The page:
At the same time, the EU is debating further amendments to its anti-money laundering and counter financing of terrorism directive, the so-called 6th AML/CFT package. This includes further reforms to beneficial ownership reporting obligations under the 4th and 5th amendments. These amendments created an obligation on each EU Member State to introduce a central beneficial ownership register and allow public access to that register.

That right to public access was challenged at the EU’s Court of Justice by a group of business owners. The court ruled in November 2022 that public access to beneficial ownership information was not necessary for AML/CFT and was disproportionate. As a result, many EU Member States – including Austria, the Netherlands, Belgium and Luxembourg – withdrew public access to their beneficial ownership registers. However, some Member States such as France and Denmark retained public access. They argue that there is a broader public benefit to access to this information.

Several EU jurisdictions have proved critical to understanding the flow of ownership by sanctioned individuals. Until the gradual opening up of EU beneficial ownership registries from 2019, Cyprus, Malta and Luxembourg – favoured investment destinations or conduits for Russian investors – were typically frustrating dead-ends for researchers involved in unpeeling layers of corporate ownership. (Whilst shareholding information was available, companies registered in these jurisdictions are often controlled by corporate entities registered in jurisdictions where such information is not available.) The opening of these, to differing degrees, led to major research breakthroughs from investigators, including the Organized Crime and Corruption Reporting Project. However, subsequent to the November 2022 court judgment, the availability of such information in all three jurisdictions has been reversed.


The November 2022 EU court ruling has fuelled the debate on where the balance lies between the right to privacy and the right to information on who really owns companies. The impact of the ruling has been felt beyond the EU. Jurisdictions that were under pressure to grant public access to their registers have used the ruling to push back on that pressure.

In particular, some of the United Kingdom’s overseas territories and Crown Dependencies have stated that they need to consider the implications of the ruling before making their registers public – despite the ruling not applying to the UK or these jurisdictions. The UK’s overseas territories (such as the Cayman Islands and the British Virgin Islands) and Crown Dependencies (which include Jersey and the Isle of Man) are required under UK legislation to grant public access to their beneficial ownership registers by the end of 2023. A number of these jurisdictions are likely to fail to meet this deadline.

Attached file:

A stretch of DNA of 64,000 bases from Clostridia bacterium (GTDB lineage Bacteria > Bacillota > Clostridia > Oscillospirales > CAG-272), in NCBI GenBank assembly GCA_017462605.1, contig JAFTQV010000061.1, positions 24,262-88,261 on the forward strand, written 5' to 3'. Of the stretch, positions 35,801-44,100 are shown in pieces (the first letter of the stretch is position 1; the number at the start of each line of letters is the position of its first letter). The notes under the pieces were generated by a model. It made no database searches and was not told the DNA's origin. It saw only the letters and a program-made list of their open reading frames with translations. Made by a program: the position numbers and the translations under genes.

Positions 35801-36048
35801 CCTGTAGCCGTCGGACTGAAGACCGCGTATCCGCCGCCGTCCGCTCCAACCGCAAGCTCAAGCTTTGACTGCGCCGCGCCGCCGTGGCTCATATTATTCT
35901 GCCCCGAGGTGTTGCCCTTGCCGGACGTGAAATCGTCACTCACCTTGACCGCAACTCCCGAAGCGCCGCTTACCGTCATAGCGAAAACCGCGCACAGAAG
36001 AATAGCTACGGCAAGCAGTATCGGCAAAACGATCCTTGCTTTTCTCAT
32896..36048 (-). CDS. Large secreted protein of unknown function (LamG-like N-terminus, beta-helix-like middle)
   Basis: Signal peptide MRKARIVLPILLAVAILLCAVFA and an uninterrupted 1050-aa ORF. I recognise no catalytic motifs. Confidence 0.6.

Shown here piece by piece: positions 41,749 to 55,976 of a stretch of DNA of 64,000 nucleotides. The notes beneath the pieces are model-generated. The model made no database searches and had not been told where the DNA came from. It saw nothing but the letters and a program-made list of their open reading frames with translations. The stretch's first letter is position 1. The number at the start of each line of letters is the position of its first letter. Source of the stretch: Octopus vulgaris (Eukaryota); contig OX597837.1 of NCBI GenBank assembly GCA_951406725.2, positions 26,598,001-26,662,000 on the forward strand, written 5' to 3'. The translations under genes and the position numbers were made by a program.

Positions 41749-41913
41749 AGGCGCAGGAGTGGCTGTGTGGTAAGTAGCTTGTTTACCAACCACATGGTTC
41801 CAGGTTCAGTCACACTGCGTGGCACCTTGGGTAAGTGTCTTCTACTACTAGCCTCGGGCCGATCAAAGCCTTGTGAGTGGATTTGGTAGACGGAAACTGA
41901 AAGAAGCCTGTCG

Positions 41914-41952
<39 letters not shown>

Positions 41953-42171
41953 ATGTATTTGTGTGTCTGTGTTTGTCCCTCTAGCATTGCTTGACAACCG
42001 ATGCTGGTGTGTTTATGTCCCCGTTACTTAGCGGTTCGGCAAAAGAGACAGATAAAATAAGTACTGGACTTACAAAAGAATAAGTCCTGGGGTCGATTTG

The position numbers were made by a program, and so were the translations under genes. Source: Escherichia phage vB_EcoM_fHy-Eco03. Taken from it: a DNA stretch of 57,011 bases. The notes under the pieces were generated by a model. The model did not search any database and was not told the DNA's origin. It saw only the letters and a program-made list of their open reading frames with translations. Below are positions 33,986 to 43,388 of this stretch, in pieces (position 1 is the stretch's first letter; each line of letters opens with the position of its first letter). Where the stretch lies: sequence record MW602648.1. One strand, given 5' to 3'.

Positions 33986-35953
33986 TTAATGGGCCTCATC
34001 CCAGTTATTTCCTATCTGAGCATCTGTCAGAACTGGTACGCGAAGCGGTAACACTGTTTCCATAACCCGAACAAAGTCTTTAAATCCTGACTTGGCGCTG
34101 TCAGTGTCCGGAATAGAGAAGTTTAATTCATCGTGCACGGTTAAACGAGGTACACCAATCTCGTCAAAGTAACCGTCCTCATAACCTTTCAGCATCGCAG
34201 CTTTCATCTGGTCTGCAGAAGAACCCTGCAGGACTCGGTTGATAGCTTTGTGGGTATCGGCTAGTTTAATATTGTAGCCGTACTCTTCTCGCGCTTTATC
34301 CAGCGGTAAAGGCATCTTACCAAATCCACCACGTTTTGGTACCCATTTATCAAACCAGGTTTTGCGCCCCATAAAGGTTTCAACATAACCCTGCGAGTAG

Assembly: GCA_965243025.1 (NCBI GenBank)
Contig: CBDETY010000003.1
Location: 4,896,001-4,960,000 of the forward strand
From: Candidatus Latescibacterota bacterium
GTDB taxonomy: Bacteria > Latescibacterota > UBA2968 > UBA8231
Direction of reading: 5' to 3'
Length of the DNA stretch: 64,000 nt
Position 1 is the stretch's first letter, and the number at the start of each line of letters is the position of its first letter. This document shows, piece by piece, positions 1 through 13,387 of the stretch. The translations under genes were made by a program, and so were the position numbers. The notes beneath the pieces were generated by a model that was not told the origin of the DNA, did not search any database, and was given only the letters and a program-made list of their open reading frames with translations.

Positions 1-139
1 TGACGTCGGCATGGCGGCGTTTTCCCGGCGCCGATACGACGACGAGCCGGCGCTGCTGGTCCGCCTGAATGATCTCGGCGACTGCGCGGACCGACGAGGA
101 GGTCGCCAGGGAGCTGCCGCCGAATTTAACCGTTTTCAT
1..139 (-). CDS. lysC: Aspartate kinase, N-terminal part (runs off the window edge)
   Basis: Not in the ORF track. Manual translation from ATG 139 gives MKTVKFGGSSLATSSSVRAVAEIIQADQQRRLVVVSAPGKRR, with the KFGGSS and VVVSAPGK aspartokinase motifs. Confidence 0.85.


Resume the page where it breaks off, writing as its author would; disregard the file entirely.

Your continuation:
Meanwhile, the UK’s beneficial ownership register for companies, known as the Register of Persons of Significant Control (‘PSC’), remains free to access by anyone. The PSC register was the first publicly accessible beneficial ownership register anywhere in the world when it started operations in April 2016. Successive British governments have championed access to such information, not only for AML/CFT purposes but also for providing a public good. Companies House, which administers the PSC register, estimates that this information is worth several billion pounds to businesses every year. Nonetheless, there have been numerous challenges when it comes to verifying the information gathered by the UK. Changes which help deal with these are included in the Economic Crime and Corporate Transparency Act, which received royal assent in October 2023, and which promises to transform Companies House from a passive recipient of information into a more proactive custodian of reliable data.


The UK government has also promoted the creation of public beneficial ownership registers in other countries. It has funded research into creating a global norm for beneficial ownership transparency, funded the creation of registers and provided the model for others. For example, the UK government funded technical assistance for Ghana’s beneficial ownership register that became operational in 2021 and was the first publicly accessible beneficial ownership register in Africa. Nigeria’s register, which went live in June 2023, is modelled on the UK’s register including the use of the term ‘PSC’, rather than ‘beneficial ownership’. Like the UK equivalent, Nigeria’s register is free to access.